The key to peace and prosperity in Balochistan

I could tell straight away that he, an officer, wanted to talk. He came in to see me as part of a four-member scholars syndicate working on their thesis, which is a part of their M. Phil in media studies. As a Major in the Pakistani Army, he belongs to the Marri tribe of Balochistan. Before he joined the Pakistan army, his father took up arms against the state. By the time he was commissioned, his father had been arrested and put in jail.

As our young Major, in his late twenties now, kept diligently serving in the Army, his father was released by the State. This gesture impacted his father and the entire tribe in such a way that their whole attitude towards the State took an absolute turnaround. Now, they all proudly identify themselves as Pakistani first and then Baloch.

What I learnt through this heart-to-heart conversation with the officer is that all it took for this change of heart were a few rounds of sincere negotiations, brokered by his well-wishers in his unit, to get his father released from the prison. This gesture had a positive ripple effect. Upon his release, his father talked to fellow tribesmen, enabling them to think and reason.

As the Major was opening up to me, he wanted to underscore the message that negotiations must be a viable option under all circumstances. As the former US President, John F. Kennedy, famously said, “Let us never negotiate out of fear. But let us never fear to negotiate.”

Poverty, development and education are the key concerns of Balochistan, where people are being exploited by our enemies which are desperate to block the China-Pakistan-Economic-Corridor (CPEC). Unlike a regular job, it doesn’t require any education or physical standards to work for an Indian sponsored insurgency in Balochistan that pays well enough to provide bread and butter to the families. Working for the Pakistani state, or CPEC related projects, is the first choice of Baloch people. However, due to a lack of educational facilities in the vast and erstwhile province engulfed with poverty, it is practically impossible for the Balochi population to get mainstream jobs in Pakistan. The sole exception are the youths who are getting education in institutions run by the Pakistan Army. The Army also educates the locals on the opposition and disinformation campaign so that development in areas otherwise considered as inaccessible or unfriendly to business projects happens.

Pakistani military has given the world a textbook on counterinsurgency, but the nature of operations, vis-a-vis Balochistan, is different from that in the North-West frontiers. Vast terrain, sparse population and an inaccessible geography makes it a different ball game altogether. Negotiations before operations was the technique adopted in the North-West Pakistan’s exemplary counterinsurgency operations by the Pakistani State. However, negotiations alongside operations should go on for the counter-insurgency protocols in South-West Pakistan as well.

Peace in Afghanistan is also an important aspect to control insurgency. It is a known fact that Indian intelligence agencies based in Afghanistan are training, arming and funding Balochi youth that are tasked to carry out terrorism inside Balochistan and also in different cities and suburbs of Pakistan. The exposed Indian network in Iran, headed by Indian Navy’s officer, Commander Kulbhushan Jadhav—deputed in RAW—was an eye opener for the world. Jadhav’s arrest and the subsequent interrogation by the Pakistani authorities revealed how vast and sinister India’s terror network is in the region and why peace is so elusive.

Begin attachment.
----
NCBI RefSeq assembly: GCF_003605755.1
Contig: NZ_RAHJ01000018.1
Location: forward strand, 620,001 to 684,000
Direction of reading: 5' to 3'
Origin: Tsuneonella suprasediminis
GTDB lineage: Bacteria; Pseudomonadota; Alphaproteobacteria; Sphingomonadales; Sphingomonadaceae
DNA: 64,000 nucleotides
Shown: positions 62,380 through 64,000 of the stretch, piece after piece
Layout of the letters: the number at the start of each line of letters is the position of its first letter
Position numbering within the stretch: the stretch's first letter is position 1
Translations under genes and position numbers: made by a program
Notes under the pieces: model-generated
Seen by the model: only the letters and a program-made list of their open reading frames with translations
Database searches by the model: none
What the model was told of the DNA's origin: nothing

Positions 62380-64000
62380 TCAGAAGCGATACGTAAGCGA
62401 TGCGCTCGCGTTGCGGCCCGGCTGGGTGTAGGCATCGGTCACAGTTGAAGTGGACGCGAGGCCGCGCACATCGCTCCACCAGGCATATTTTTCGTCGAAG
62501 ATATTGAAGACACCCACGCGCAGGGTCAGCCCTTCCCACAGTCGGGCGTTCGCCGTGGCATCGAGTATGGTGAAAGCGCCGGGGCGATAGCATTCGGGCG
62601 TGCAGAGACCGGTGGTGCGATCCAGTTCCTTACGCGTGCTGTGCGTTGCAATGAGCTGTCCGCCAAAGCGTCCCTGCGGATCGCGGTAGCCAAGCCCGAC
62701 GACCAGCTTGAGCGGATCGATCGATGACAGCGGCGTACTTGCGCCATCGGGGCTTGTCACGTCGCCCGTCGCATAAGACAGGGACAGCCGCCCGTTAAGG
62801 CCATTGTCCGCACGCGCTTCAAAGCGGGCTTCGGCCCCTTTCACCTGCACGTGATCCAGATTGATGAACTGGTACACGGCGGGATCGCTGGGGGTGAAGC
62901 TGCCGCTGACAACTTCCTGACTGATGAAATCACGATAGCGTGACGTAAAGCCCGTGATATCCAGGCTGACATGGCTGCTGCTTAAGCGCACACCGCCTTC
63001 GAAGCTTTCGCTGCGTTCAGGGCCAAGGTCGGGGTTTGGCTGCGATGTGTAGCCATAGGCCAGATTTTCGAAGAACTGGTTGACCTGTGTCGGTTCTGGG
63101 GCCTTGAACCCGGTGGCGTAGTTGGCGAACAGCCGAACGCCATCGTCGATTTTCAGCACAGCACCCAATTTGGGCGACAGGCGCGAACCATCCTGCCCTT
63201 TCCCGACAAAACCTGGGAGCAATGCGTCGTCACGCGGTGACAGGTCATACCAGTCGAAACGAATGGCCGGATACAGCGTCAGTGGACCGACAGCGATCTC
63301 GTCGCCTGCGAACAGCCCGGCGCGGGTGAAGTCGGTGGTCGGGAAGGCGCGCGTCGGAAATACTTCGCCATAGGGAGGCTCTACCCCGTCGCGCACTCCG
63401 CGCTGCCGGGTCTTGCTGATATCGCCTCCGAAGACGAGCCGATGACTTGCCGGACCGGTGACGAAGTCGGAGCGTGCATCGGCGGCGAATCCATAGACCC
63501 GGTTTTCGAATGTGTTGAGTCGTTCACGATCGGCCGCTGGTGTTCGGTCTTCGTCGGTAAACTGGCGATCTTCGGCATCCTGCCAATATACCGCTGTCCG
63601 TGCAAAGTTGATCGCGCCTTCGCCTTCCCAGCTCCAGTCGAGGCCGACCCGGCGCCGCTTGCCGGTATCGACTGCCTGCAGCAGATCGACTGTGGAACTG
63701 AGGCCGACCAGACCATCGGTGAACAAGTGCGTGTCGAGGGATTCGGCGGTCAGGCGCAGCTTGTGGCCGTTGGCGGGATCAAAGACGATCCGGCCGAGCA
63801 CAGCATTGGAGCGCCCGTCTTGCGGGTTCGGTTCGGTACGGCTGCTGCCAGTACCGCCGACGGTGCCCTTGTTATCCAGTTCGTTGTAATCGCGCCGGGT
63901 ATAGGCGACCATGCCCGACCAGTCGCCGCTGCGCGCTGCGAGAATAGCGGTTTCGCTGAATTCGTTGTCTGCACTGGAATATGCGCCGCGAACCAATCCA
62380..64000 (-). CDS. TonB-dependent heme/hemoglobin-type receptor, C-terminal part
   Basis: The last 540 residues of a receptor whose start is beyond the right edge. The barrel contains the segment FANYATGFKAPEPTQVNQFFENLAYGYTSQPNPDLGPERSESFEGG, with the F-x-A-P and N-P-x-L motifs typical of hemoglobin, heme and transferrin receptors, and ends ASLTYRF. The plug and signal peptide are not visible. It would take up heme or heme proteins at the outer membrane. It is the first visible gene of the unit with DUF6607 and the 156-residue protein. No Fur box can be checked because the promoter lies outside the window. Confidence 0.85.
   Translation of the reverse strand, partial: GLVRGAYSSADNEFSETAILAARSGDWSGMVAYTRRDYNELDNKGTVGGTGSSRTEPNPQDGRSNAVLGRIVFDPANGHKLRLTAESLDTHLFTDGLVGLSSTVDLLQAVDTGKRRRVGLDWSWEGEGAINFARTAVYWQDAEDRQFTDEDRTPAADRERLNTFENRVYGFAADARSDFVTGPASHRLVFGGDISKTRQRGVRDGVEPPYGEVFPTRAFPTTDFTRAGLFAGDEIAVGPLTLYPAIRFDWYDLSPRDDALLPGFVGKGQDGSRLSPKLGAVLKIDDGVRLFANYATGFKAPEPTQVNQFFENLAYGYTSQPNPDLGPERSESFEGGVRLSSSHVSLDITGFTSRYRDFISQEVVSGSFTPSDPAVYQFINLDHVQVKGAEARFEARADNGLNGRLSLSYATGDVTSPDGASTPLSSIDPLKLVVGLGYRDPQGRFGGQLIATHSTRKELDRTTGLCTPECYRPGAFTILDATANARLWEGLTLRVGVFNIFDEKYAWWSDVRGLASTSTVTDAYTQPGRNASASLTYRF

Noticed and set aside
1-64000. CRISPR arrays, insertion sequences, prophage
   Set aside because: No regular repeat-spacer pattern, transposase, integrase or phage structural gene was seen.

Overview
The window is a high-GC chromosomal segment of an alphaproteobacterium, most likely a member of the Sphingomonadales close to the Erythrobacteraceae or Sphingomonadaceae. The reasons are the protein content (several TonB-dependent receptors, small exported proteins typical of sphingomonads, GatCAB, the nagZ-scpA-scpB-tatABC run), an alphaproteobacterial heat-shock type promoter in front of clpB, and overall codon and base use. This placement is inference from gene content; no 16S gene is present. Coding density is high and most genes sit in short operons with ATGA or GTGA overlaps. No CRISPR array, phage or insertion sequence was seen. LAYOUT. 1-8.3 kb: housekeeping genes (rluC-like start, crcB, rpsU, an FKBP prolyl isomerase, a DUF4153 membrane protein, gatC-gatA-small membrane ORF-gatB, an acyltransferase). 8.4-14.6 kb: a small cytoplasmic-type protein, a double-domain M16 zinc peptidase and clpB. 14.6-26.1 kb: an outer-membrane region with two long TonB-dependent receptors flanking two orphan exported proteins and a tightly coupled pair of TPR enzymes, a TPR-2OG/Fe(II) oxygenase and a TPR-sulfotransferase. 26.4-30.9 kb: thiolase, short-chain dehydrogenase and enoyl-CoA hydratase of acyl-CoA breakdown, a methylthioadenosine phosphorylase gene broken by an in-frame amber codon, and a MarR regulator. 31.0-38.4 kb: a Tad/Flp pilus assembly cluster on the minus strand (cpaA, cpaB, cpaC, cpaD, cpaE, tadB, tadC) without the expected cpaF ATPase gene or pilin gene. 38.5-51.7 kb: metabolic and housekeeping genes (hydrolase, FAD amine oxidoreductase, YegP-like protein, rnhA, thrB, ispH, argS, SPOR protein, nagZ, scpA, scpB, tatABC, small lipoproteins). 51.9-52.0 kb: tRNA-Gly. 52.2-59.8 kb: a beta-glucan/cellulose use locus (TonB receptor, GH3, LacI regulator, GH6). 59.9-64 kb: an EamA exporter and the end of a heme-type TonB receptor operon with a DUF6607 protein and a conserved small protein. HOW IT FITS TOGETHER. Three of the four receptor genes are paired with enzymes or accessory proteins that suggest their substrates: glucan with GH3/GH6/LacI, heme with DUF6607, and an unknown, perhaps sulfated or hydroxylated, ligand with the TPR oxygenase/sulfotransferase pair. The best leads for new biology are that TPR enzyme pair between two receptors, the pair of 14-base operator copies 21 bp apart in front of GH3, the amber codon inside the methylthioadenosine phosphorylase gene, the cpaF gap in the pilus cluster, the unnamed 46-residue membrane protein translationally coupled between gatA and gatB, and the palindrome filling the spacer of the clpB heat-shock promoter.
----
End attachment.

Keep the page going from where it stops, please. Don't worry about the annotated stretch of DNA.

Alongside counterinsurgency and counter-intel operations, Chinese investment should help to neutralise the Indian network in Iran. India’s frustration after Sino-Iran Chabahar deal amply indicates how much of a setback India saw it to its regional foreign policy in which terrorism is being employed as an integral tool by itself.

Another integral element to bringing the indoctrinated Baloch elements on the table is to bring about an understanding between the warring Baloch tribes. Vested interest and power games inside Balochistan—tribes baying for each other’s blood and constantly fuelling the centuries old feuds—need to be addressed by the State. Negotiations, as our young serving Major exhorts, are the key to opening this door. This ultimately leads to the path of a prosperous Balochistan, the largest and the most resourceful land mass in Pakistan.

An institutional process for talks based on the above mentioned points should be evolved at district levels, comprising all stakeholders. The agenda of the dialogue should be initiated and formed at tehsil levels by incorporating all stakeholders through negotiations. Recommended solutions decided by the District Negotiations Body (DNB) must be adopted at provincial and national levels as well. Feedback of the dialogue and subsequent issues or actions must be discussed regularly in the DNB as well as communicated down to the tehsil levels through media outlets.

Our holy prophet Muhammad (peace be upon him) believed in negotiations as the means to end any conflict. His whole life teaches us the importance of negotiations to settle conflicts which were won not only by sword, but through wisdom and peaceful negotiations as well. The victory of Mecca was the sum total of all the efforts, in the end achieved through negotiations in which our holy Prophet pardoned even his personal enemies, for the sake of peace and stability, which became the basis of a global Islamic.

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